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Following the 7.0 magnitude earthquake that hit Haiti on Tuesday 12 January, 15km away from the capital Port-au-Prince, tens of thousands have lost their lives. It is estimated that 2-3 million people are now without shelter.
[“Architecture for Humanity”:http://www.architectureforhumanity.org/updates/2010-01-13-haiti-quake-appeal-longterm-reconstruction] is focusing on the long term reconstruction effort, launching an appeal for supplying construction and design professionals, setting up community housing resource centres and support in the design and building in the design and building of earthquake resistant structures. They are partnering with [“Yele Haiti”:http://www.yele.org/] and the Appropriate Infrastructure Development Group ([“AIDG”:http://www.aidg.org/]), along with other local groups, with funding going on long term relief rather than emergency relief.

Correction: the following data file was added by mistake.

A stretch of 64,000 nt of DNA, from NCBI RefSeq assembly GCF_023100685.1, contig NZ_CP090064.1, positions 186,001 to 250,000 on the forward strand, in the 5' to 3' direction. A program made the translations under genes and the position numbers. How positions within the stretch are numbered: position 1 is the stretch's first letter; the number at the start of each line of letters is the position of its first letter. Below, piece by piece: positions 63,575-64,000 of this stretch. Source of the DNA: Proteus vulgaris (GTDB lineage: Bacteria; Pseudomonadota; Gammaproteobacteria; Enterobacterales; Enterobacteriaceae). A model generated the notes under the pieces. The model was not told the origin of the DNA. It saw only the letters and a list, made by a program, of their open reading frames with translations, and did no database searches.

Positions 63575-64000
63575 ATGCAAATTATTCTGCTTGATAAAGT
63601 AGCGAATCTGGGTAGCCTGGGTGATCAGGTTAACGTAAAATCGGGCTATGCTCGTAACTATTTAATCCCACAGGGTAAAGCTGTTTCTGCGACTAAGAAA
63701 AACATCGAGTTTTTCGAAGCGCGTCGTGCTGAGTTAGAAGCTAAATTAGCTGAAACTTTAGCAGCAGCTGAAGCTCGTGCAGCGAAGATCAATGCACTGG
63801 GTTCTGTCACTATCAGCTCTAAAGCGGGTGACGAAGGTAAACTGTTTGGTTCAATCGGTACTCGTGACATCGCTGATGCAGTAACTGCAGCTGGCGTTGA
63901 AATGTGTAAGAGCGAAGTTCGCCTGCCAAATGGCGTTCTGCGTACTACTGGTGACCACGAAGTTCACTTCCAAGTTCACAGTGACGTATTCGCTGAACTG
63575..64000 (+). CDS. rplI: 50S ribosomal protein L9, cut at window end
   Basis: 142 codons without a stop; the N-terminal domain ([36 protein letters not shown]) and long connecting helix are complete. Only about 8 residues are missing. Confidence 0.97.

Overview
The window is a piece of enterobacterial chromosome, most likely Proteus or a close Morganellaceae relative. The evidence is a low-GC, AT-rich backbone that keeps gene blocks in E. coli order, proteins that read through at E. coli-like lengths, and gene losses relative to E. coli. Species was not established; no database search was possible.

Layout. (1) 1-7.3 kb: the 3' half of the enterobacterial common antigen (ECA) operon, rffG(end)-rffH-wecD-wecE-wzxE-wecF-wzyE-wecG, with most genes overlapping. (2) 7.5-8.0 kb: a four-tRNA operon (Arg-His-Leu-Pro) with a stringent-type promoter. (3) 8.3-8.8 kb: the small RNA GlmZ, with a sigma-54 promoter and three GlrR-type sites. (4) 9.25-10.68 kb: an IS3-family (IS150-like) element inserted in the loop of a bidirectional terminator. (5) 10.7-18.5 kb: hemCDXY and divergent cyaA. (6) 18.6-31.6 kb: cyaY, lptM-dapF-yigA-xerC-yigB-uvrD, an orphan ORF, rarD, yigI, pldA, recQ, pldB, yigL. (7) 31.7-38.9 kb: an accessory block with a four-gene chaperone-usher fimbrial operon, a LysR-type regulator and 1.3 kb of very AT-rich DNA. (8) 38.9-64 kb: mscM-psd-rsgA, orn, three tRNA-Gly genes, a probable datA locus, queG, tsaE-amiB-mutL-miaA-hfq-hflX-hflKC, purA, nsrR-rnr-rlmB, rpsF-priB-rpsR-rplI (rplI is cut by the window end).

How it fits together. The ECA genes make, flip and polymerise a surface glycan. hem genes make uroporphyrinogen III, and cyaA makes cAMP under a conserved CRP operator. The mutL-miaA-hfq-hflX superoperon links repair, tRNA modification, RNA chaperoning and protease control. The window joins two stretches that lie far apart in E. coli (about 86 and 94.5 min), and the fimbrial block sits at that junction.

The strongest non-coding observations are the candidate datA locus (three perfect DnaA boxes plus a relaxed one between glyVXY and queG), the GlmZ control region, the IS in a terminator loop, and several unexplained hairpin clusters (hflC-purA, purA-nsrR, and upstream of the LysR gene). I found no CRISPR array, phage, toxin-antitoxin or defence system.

UK-based [“Article 25”:http://www.article-25.org/], which designs and builds shelter wherever there is disaster, poverty or need, said the importance of architectural expertise would play a vital role in the coming months, with the skills of architecture and construction professionals playing a crucial role in delivering safe, sound, innovative design solutions to the area.
[“Emergency Architects”:http://www.emergencyarchitects.org.au/] will send a team of professionals from Canada, France and the Caribbean to assess the damage, evaluating those buildings that can be reoccupied and those that must be demolished. They send experienced professionals to work alongside aid agencies, communities and governments to rebuild devastated areas in a sustainable way.
Drainage is often the forgotten workhorse of the building and design function. Yet drainage maintains a simple albeit vital purpose.